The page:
Arjuna's Military Campaign After Education

Created by Jijith Nadumuri at 05 Oct 2010 07:52 and updated at 05 Oct 2010 19:47

Created by Jijith Nadumuri at 05 Oct 2010 07:52

This article describes the travels of Arjuna as narrated in Mahabharata. These travel narratives are extremely important for researchers who study about the ancient geography that existed during the period of Mahabharata. Among all the five Pandavas, Arjuna had traveled most. He had traveled along with his brothers as well as alone.

The extent of the military campaign

Arjuna's military campaigns after he completed his military education under Drona is mentioned at Mbh.1.141:-

Arjuna and the other Pandava princes became so powerful that they slew in battle the great Sauvira who had performed a sacrifice extending over three years, undaunted by the raids of the Gandharvas. And the king of the Yavanas himself whom the powerful Pandu even had failed to bring under subjection was brought by Arjuna under control. Then again Vipula, the king of the Sauviras, endued with great prowess, who had always shown a disregard for the Kurus, was made by the intelligent Arjuna to feel the edge of his power. And Arjuna also repressed by means of his arrows the pride of king Sumitra of Sauvira, also known by the name of Dattamitra who had resolutely sought an encounter with him. The third of the Pandava princes, assisted by Bhima, on only a single car subjugated all the kings of the East backed by ten thousand cars. In the same way, having conquered on a single car the whole of the south, Dhananjaya sent unto the kingdom of the Kurus a large booty. Thus did those foremost of men, the illustrious Pandavas, conquering the territories of other kings, extend the limits of their own kingdom.

In these campaigns, he was assisted by his brothers viz. Bhima, Nakula and Sahadeva. Most of the battle took place in the Sauvira territories in Indus_Valley.

Map illustrates Arjuna's expeditions in Indus Valley along the Sauvira territories. Click to Enlarge. The raid of the Gandharvas upon Sauvira too is shown

Multiple Sauvira kingdoms

The name 'Sauvira' means 'the kingdom of a hundred brave men'. It also had another name 'Suvira' meaning 'the land of good brave men'. Mahabharata mentions as many as twelve Sauvira kingdoms that lied along Sindhu (Indus) river ruled by twelve princes. All of them were under the rule of Sindhu king Jayadratha. At Mbh.3.263 we have a passage where Sindhu king Jayadratha's ally Kotika, explains to Panchali about the kings ruling the territories of Indus valley directly or indirectly under the rule of Jayadratha:-

I am king Suratha's son whom people know by the name of Kotika, and that man with eyes large as the petals of the lotus, sitting on a chariot of gold, like the sacrificial fire on the altar, is the warrior known by the name of Kshemankara, king of Trigarta. And behind him is the famous son of the king of Pulinda, who is even now gazing on thee. Armed with a mighty bow and endued with large eyes, and decorated with floral wreaths, he always liveth on the breasts of mountains. The dark and handsome young man, the scourge of his enemies, standing at the edge of that tank, is the son of Suvala of the race of Ikshwaku. And if, O excellent lady, thou hast ever heard the name of Jayadratha, the king of Sauviras, even he is there at the head of six thousand chariots, with horses and elephants and infantry, and followed by twelve Sauvira princes as his standard-bearers, named Angaraka, Kunjara, Guptaka, Satrunjaya, Srinjaya, Suprabiddha, Prabhankara, Bhramara, Ravi, Sura, Pratapa and Kuhana, all mounted on chariots drawn by chestnut horses and every one of them looking like the fire on the sacrificial altar. The brothers also of the king, viz, the powerful Valahaka, Anika, Vidarana and others, are among his followers. These strong-limbed and noble youths are the flowers of the Sauvira chivalry. The king is journeying in the company of these his friends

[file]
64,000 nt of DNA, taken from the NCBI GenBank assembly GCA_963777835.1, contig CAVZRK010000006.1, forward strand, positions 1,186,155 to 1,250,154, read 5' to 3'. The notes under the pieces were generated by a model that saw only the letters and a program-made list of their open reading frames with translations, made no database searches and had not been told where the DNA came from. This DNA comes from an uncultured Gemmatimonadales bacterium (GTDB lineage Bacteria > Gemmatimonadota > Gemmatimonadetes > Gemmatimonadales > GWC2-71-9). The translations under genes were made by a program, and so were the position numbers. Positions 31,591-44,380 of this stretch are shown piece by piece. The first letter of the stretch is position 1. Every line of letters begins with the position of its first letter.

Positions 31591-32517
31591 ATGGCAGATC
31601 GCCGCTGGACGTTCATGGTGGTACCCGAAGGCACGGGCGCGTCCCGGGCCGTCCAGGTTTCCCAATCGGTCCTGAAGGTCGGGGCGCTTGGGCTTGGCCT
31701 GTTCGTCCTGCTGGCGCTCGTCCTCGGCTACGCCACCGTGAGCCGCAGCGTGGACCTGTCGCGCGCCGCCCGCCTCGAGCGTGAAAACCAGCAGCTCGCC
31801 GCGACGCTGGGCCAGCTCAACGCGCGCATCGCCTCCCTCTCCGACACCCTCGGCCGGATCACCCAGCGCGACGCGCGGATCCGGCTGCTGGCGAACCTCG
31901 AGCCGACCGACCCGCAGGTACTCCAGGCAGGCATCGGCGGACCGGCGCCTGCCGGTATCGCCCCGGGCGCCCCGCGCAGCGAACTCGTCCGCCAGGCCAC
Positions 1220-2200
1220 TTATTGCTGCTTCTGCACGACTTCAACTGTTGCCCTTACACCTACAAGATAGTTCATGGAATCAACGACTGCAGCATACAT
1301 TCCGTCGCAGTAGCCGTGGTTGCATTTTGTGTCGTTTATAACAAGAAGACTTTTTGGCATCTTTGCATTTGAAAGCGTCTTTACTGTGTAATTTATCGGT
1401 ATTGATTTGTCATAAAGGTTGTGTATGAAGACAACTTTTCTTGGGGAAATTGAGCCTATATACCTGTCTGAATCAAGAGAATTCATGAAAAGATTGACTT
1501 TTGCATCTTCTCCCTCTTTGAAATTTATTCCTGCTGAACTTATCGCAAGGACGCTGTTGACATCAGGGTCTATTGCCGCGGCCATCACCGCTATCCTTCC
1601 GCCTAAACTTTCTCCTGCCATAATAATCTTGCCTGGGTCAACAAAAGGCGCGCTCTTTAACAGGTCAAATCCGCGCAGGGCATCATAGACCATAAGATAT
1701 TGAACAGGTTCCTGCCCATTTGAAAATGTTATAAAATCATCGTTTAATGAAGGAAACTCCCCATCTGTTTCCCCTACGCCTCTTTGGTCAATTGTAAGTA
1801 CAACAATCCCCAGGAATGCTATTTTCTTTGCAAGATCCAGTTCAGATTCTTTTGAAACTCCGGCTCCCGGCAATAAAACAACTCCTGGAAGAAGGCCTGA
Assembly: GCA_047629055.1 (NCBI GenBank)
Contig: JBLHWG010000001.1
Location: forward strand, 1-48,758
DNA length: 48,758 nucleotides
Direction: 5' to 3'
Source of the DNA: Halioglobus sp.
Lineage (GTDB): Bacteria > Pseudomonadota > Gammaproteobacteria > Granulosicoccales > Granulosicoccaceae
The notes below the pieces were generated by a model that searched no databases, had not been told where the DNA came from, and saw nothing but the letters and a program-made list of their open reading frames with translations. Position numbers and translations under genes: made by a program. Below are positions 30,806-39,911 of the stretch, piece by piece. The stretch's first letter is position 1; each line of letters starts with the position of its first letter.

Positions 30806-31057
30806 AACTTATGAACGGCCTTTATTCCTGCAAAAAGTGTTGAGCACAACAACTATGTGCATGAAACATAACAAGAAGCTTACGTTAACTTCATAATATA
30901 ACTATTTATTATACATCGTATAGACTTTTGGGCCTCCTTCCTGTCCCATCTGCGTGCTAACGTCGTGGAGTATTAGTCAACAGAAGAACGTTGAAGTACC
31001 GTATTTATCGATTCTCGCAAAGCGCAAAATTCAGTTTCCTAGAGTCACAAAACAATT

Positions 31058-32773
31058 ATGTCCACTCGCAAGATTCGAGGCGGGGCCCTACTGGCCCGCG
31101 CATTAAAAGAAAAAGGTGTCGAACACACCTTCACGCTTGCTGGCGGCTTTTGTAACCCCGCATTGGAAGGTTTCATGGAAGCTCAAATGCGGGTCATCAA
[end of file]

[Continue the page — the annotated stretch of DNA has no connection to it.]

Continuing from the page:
Territories of Sindhu, Sauvira and Sivi

The kingdoms of Sauvira, Sindhu and Sivi were spread across the Sindhu river valley with their territories often overlapping and crossing over the other.


Sivi was mostly western and northern among them and contained mountainous territories. Sivis were often mentioned in Mahabharata as mountain dwellers. Their territories lied around Sibbi city in Pakistan (in Baluchistan). In later stages they had spread to northern course of Sindhu towards the western side of Indus river. Alexander had encountered them in his campaign towards the northwestern course of Indus in Gandhara (Peshawar) territories. Sivi (also known as Sibi) seems to be the oldest among all these three tribes viz. Sivi, Sindhu and Sauvira. Among them, only Sivi is mentioned in Rig Veda. A settlement excavated at Mehrgarh close to the Sivi city (Sibbi) is of 7000 BCE to 5000 BCE period. This could be the ancient capital of Sivis mentioned in Rig_Veda (authored between 10,000 BCE to 5000 BCE). A Sivi king is mentioned in Mahabharata and the Puranas as the forefather of kings who later founded the kingdoms of Sindhu, Sauvira and Vrishadarbha (Mithankot). Vrishadarbha was the eldest son of Sivi who founded his own kingdom later considered to be part of Sivi kingdom. The fable of a king who gave part of his flesh to a hawk to save a dove is mentioned in Mahabharata differently with the king in the story as king Sivi and in another passage as king Vrishadarbha. Interestingly Vrishadarbha's territories lied in the valley of Sulaiman Mountains, named after Sulaiman (known in the west as Solomon) and the same story is associated with king Solomon (or Sulaiman). It is possible that the tribe of Sulaiman or Solomon were originally from the Sivi kingdom or the kingdom of Vrishadarbha.